Average Rating: 4 stars out of 5.
"A sharp-eyed, uniquely humane tour of America's cultural landscape--from high to low to lower than low. John Jeremiah Sullivan takes us on an exhilarating tour of our popular, unpopular, and at times completely forgotten culture. Simultaneously channeling the gonzo energy of Hunter S. Thompson and the wit and insight of Joan Didion, Sullivan shows us--with a laidback, erudite Southern charm that's all his own--how we really live now. In his native Kentucky, Sullivan introduces us to Constantine Rafinesque, a nineteenth-century polymath genius who concocted a dense, fantastical prehistory of the New World. Back in modern times, Sullivan takes us to the Ozarks for a Christian rock festival; to Florida to meet the alumni and straggling refugees of MTV's Real World, who've generated their own self-perpetuating economy of minor celebrity; and all across the South on the trail of the blues. He takes us to Indiana to investigate the formative years of Michael Jackson and Axl Rose and then to the Gulf Coast in the wake of Katrina--and back again as its residents confront the BP oil spill. Gradually, a unifying narrative emerges, a story about this country that we've never heard told this way."-- Provided by publisher.

Publisher: New York : Farrar, Straus and Giroux, 2011
ISBN: 9780374532901
Branch Call Number: 814.6 S9499p 2011
Characteristics: 369 p. ;,19 cm


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Feb 25, 2015
  • britprincess1 rated this: 4 stars out of 5.

John Jeremiah Sullivan's essays were not meant to capture the American experience. They were written and published previously for various publications, then assembled and edited into this book, largely considered one of the few twenty-first century contemporary classics. And yet it flows so fluidly, like one big journey across the states. It picks up on the little clusters across that nation, giving each its fair shake. Sullivan comes from a fortunate place, a long line of wealth and class, which he recognizes openly, but instead of fastening that top button, he leans back and observes with such detail the landscape, acknowledging the harsh truths from which this stick-up-its-butt politically correct atmosphere shies away. He sees it all, too, wandering through the Kentucky hills in the nineteenth century and the Tennessee caves in the "Sahara of the Bozart", painting wildly everything, from the absorbing tales of Michael Jackson and Axl Rose to Sullivan's own experiences at a Tea Party rally and a Christian rock music festival. And, oh, what a wonderful way he weaves his words. Wherever Sullivan goes, you want to follow. You'll want to take a road trip with him, just to hear his take on the vista. I recommend PULPHEAD.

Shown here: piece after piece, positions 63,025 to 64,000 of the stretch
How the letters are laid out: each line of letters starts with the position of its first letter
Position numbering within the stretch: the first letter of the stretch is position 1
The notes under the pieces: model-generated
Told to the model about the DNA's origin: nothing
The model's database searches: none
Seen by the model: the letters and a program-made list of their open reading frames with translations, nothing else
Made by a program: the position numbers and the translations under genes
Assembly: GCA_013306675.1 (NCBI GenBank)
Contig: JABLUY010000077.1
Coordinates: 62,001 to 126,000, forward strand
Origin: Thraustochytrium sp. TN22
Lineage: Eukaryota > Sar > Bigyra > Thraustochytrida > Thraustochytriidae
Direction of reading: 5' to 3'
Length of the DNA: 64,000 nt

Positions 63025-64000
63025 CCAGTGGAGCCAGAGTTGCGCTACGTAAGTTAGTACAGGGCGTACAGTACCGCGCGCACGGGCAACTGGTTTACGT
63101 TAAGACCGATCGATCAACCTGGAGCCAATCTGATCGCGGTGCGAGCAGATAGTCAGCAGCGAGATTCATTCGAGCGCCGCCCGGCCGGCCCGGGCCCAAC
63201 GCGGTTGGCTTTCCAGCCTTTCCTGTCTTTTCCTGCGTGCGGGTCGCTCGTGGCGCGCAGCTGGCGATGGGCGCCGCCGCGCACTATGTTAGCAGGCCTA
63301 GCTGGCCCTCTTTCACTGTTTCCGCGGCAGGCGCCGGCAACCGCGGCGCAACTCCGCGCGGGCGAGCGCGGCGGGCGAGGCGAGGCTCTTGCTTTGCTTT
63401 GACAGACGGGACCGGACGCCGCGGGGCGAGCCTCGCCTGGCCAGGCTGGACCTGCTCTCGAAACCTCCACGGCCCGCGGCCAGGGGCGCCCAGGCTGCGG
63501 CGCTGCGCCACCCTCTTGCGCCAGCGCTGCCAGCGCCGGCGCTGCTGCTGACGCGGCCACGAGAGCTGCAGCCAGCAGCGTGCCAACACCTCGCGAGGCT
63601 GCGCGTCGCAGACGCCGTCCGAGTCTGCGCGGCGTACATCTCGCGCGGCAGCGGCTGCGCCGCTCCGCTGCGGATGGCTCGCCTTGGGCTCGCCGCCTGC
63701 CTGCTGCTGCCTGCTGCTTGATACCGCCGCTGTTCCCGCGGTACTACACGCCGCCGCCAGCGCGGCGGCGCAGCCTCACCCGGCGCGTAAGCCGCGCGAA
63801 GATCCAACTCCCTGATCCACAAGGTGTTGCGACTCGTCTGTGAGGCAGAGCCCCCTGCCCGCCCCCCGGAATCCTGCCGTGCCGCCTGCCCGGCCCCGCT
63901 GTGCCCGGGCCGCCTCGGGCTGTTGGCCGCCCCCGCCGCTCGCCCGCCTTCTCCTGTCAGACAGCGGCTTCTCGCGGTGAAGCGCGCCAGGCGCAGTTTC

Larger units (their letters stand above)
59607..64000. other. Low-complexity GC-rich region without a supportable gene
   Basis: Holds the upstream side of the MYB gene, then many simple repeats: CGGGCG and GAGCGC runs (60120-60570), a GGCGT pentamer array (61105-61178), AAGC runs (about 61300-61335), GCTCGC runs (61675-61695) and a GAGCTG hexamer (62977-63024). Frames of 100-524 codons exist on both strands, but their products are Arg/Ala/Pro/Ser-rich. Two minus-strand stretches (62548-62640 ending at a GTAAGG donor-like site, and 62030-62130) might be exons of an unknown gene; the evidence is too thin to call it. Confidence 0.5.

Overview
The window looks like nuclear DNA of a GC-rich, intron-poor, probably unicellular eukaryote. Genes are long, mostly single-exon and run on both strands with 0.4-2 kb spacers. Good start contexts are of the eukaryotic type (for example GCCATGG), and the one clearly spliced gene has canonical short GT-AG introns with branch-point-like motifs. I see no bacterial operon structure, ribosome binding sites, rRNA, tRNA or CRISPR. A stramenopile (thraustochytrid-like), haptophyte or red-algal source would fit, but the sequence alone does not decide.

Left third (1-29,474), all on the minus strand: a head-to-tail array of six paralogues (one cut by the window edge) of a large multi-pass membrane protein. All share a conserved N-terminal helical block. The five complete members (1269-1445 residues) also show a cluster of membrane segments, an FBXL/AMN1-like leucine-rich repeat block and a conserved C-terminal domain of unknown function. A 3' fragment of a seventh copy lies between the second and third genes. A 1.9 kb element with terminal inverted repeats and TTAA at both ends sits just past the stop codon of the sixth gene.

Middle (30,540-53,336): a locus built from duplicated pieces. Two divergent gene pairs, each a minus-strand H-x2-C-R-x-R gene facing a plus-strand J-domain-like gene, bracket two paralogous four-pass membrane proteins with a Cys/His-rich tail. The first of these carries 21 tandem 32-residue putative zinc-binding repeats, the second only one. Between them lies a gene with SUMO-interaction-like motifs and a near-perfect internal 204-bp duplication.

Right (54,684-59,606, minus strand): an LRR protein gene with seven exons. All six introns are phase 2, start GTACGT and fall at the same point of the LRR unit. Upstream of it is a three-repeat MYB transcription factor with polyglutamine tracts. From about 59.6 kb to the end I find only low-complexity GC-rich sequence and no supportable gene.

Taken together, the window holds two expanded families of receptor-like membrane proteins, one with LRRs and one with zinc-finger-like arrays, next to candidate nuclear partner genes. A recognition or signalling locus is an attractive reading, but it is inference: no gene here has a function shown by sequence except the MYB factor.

Sep 05, 2012
  • Malinshe rated this: 4 stars out of 5.

Really enjoyed this book. There were only a few essays that didnt grab me as much, but on the whole they sucked me in!

Jul 16, 2012
  • annafaraday rated this: 5 stars out of 5.

Highly recommend this collection of essays.

Fascinating and hilarious and evocative and surprising.

Mar 12, 2012
  • austinmurphy rated this: 2.5 stars out of 5.

I liked the first two essays, but when he started writing about Axl Rose and the cast of "The Real World", I yawned and moved on.


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Mar 20, 2015
  • britprincess1 rated this: 4 stars out of 5.

"I reminded myself that incessant potential catastrophe is the human condition, is in fact the price of possessing consciousness, and I determined to live with greater ease from now on, and not to let anyone scare me about the future, because the truth is, the worst thing that could ever happen to you is death, and that's going to happen despite all your worry and effort, so it's simply irrational not to say f**k it."


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